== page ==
The TOK exhibition is an individual project worth 33% of your final grade in Theory of Knowledge. You will choose from one of 35 prompt topics and explore it, using 3 real objects as your evidence.

This exhibition is a chance for you to showcase your critical thinking skills and explore the nature of knowledge through real-world objects. This guide will equip you with the knowledge and strategies to create a standout exhibition that impresses the examiners.

The exhibition has two main parts:

  1. Presentation or Display: The format of this varies by school.
  2. Written Commentary: A 950-word explanation linking your objects to the chosen prompt, which is the part assessed for your final grade.

Structure for High Marks in Your TOK Exhibition Commentary

  • Selecting Your Prompt: The first step is picking a TOK prompt that genuinely interests you. This will fuel your enthusiasm and lead to a more engaging exhibition. Don’t be afraid to explore different prompts and see which one sparks your curiosity. Here’s a recommended structure to follow, using the prompt “1. What counts as knowledge?” as an example.
  • Finding Meaningful Objects: Now, it’s time to find three objects that hold personal significance and connect to the chosen prompt. Think about objects that have played a role in your experiences or challenged your understanding of knowledge. How do these objects influence how you learn and acquire knowledge? What limitations do they expose?

Object 1 (Around 300 Words)

What to write:
  • Image and Citation: Start with an image of your first object, centered on the page, approximately ¼ page in size. Use an image you’ve taken yourself.
  • Description and Context: Explain what the object is and its real-world context. For instance, “This is the calculator I use in SL Maths, especially to graph functions like f(x)=1/x. It helps me visualize functions without fully understanding them, questioning whether my ability to graph constitutes knowledge.”
  • Connection to the Prompt: Link the object to the prompt. For example, “This raises the question of how much my ability to graph functions counts as knowledge, given my limited understanding.”
  • Justification: Clearly justify why this object is relevant to the prompt. Make the link explicit and well-explained.

Object 2 (Around 300 Words)

What to write:
  • Image and Citation: Include an image of your second object, centered on the page.
  • Description and Context: Describe the object and its real-world context in detail.
  • Connection to the Prompt: Explain how this object relates to the prompt, ensuring it makes a different point from Object 1.
  • Strength in Diversity: Each of your three objects should address a different aspect of the chosen TOK prompt. This demonstrates a well-rounded understanding and your ability to analyze knowledge from various perspectives.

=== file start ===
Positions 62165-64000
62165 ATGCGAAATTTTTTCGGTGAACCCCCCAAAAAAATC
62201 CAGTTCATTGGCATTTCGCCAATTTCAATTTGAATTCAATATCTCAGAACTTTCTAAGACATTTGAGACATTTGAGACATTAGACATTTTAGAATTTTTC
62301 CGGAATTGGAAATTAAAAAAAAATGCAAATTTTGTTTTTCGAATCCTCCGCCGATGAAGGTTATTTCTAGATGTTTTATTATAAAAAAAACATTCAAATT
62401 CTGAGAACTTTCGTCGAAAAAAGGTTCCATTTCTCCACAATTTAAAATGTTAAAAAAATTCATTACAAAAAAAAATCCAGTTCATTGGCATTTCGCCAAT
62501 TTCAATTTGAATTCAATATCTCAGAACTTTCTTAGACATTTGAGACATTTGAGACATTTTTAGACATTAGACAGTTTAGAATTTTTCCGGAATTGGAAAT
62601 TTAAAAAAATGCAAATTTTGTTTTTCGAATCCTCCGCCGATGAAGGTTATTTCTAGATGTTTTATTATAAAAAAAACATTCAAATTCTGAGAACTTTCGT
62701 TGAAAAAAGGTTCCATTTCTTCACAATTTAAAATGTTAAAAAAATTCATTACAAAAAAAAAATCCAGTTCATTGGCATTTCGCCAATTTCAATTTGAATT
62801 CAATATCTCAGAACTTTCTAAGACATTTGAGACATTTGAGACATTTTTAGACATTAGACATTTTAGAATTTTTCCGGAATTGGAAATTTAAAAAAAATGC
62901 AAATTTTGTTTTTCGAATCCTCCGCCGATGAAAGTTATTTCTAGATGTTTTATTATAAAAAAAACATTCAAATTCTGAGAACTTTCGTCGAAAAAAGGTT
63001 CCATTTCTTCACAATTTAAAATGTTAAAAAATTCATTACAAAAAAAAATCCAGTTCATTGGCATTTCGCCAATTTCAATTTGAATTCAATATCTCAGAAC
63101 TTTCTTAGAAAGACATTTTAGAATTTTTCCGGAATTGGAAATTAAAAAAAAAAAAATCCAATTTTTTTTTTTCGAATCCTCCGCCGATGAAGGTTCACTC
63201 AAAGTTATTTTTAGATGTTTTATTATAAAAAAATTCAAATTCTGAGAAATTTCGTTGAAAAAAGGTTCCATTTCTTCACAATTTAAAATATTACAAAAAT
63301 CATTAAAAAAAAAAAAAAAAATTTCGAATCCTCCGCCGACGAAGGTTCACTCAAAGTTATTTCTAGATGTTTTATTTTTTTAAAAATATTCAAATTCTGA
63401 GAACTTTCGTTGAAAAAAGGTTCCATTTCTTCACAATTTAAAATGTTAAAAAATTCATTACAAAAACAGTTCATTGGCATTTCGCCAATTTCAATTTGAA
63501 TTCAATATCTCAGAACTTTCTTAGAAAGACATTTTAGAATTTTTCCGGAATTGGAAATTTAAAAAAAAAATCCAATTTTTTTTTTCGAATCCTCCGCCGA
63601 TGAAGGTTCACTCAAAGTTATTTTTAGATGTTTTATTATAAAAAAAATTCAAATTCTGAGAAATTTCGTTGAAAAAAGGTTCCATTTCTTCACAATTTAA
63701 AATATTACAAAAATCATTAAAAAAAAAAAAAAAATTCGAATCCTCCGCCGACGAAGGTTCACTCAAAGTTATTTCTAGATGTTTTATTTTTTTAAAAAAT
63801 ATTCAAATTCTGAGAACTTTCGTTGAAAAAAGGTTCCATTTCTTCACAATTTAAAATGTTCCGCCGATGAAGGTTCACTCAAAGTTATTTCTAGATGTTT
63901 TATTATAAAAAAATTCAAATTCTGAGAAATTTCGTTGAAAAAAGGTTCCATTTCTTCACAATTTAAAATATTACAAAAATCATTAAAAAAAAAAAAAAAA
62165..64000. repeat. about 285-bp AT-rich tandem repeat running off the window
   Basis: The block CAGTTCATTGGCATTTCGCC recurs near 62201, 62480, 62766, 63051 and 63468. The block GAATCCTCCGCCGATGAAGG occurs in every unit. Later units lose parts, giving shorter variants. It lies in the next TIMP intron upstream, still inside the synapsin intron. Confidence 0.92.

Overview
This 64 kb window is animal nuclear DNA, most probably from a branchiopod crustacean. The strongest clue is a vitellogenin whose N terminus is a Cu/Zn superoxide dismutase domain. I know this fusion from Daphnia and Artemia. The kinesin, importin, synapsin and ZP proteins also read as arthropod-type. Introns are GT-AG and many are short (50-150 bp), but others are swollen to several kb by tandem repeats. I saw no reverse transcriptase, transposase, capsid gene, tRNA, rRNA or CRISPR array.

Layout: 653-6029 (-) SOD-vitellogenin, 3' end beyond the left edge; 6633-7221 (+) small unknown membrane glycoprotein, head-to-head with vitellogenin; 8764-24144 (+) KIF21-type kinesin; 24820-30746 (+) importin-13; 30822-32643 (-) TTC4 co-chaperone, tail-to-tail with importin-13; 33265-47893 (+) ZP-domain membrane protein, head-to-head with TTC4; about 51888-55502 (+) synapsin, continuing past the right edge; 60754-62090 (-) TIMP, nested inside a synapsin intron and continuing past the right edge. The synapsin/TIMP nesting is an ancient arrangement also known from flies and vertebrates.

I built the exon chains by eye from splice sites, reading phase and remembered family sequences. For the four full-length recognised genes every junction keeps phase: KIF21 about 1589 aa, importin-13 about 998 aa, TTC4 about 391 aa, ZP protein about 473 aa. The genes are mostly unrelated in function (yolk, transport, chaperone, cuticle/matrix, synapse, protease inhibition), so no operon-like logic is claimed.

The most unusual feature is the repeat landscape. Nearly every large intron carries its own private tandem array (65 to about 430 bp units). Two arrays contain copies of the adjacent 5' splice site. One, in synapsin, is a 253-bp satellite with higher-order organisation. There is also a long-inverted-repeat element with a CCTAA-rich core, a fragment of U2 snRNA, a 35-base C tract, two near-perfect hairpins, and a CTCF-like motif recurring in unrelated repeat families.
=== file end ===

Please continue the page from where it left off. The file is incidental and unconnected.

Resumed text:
• Knowledge Exploration: As you delve deeper, consider the “knowledge questions” each object raises. For instance, how does a historical artifact relate to the concept of bias in knowledge acquisition?
  • Justification: Justify the relevance of the object, making clear and explicit connections to the prompt.

Object 3 (Around 317 Words)

What to write:
  • Image and Citation: Present an image of your third object, centered on the page.
  • Description and Context: Provide a detailed description and the context of the object.
  • Connection to the Prompt: Link this object to the prompt, making a distinct point from Objects 1 and 2. 
  • Evidence & Analysis Go Hand-in-Hand: Don’t just describe your objects! Support your claims with strong evidence from reliable sources. Go beyond mere description and delve into critical analysis, using TOK vocabulary effectively. Explore the ways in which these objects challenge or reinforce traditional notions of knowledge.
  • Structure & Clarity are Key: A well-structured commentary with a clear introduction, body paragraphs, and conclusion is essential. Ensure smooth transitions between ideas and a logical flow of arguments.
  • Justification: Justify the inclusion of the object, ensuring clear and explicit connections to the prompt.

Additional Tips for Excelling in the TOK Exhibition

  1. Understand the Role of Objects: Choose objects with specific real-world contexts. Avoid generic items from the internet.
  2. Connect Objects to the IA Prompt: Each object should contribute a unique point to answer the prompt.
  3. Support Your Points with Evidence: Use concrete examples and evidence to support your points.
  4. Treat the IA Prompt Like an Essay Question: Address the prompt directly and ensure clear links between objects and the prompt.
  5. Presentation Skills: Your commentary should be clear, coherent, and engaging.

Manage Your Time

  1. Plan Ahead: Start early to allow time for research, reflection, and revision.
  2. Set Milestones: Break down the task into smaller, manageable parts with specific deadlines.
  3. Avoid Last-Minute Rush: Complete your work well before the deadline to allow time for any necessary revisions.

Reflect on the IB Learner Profile

  • Thinkers: Show critical thinking in your analysis.
  • Inquirers: Demonstrate curiosity and a deep interest in your objects and prompt.
  • Communicators: Present your ideas clearly and effectively.

Conclusion

By following this guide, you’ll be well on your way to creating a compelling and insightful TOK exhibition.  For a more detailed plan and examples, consider signing up for our 1 to 1 lessons where you can expect expert help to help you craft your TOK exhibition. Good luck!